One of the most significant stages in the emotional development of a child is when they begin to recognize, name and talk about their emotions. A whole world of expression and connection opens up to them as they confidently recognize their emotions and act up on their feelings. If you ask a young child how they feel, they progress from happy/sad to angry/upset/excited and then on to more complex emotions as they begin to use language for expression, rather than just physical responses to situations.
According to Vanessa Temple, Coordinator: Foundation Years at Hartland International School, getting to grips with naming an emotion is not always easy for children. “To help with this, I always have lots of child-friendly mirrors around so that children can see themselves, make faces, and express emotions visually and start to make a connection between what they feel and how they look”, she says. “What does my face look like when I am happy (eyebrows up, cheeks up, smile) and what does my face look like when I am sad (eyebrows down, mouth closed)? Feel your face; what does it physically feel like to express these two emotions?”
“The extension of this is then to start to recognize feelings in others. Not as straightforward as you may think, especially when young children are not really sure of their own feelings! Making the connection between what you look like when you feel a specific emotion, with what your friends look like is something that needs to be supported in all children, not just those that seem to struggle connecting with peers. If I look like this when I am happy, how do my friends look when they are happy?”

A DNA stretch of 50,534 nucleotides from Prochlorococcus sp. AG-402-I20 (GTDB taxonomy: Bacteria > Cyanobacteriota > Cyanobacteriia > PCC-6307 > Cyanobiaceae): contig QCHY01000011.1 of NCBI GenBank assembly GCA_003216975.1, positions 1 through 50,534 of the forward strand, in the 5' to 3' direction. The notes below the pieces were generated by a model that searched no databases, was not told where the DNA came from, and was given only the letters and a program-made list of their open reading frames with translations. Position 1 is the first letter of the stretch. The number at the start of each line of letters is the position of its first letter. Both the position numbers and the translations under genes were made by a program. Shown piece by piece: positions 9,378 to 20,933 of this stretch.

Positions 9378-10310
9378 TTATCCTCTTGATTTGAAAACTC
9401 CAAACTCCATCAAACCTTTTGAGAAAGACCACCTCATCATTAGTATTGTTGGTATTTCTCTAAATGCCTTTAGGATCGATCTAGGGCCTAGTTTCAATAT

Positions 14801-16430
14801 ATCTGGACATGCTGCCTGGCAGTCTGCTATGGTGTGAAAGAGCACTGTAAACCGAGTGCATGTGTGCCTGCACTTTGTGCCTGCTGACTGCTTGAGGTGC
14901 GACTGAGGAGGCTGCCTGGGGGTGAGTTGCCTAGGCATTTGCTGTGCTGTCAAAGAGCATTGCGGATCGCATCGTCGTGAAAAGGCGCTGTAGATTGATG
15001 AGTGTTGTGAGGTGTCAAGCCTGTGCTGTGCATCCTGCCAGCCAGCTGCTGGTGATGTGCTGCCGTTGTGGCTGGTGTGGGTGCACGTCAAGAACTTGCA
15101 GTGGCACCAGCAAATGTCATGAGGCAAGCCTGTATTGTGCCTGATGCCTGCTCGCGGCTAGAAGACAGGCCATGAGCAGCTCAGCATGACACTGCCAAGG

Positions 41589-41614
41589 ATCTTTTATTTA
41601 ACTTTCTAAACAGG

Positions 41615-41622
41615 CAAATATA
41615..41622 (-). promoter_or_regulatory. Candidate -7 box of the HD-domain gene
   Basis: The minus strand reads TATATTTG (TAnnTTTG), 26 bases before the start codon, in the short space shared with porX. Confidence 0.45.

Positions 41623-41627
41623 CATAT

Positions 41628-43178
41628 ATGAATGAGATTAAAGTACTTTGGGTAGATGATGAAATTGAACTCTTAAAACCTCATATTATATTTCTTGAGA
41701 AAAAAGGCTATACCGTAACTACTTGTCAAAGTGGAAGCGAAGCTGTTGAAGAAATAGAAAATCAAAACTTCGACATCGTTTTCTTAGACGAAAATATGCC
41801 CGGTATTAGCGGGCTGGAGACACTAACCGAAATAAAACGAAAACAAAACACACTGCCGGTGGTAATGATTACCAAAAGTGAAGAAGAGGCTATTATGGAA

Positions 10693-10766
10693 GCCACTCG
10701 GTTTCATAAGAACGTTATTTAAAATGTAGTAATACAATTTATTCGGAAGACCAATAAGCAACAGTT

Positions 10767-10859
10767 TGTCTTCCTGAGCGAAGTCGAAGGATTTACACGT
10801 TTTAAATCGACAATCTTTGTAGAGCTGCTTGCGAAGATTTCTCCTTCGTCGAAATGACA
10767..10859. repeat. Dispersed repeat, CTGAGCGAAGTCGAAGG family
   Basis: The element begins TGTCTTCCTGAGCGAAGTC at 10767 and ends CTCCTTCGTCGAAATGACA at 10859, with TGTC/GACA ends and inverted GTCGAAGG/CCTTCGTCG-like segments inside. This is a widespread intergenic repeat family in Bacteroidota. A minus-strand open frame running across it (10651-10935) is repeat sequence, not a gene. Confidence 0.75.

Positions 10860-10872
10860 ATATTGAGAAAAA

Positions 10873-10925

For many children the concept that a person is happy or sad when their face looks a certain way, regardless of who is making the face, is very challenging. To start to make connections with what they see on the faces of others, and how those people feel, and then connect it to what they feel themselves, is so important! Establishing these connections at a very young age makes them emotionally mature and sensitive towards others feelings.
By recognizing how others feel, children can begin to sympathize, and modify their behaviour accordingly. The importance of responding to the physical expression of emotions in others is extremely important for young children as they start to really connect with friends and show that they are ready to be caring, social and confident!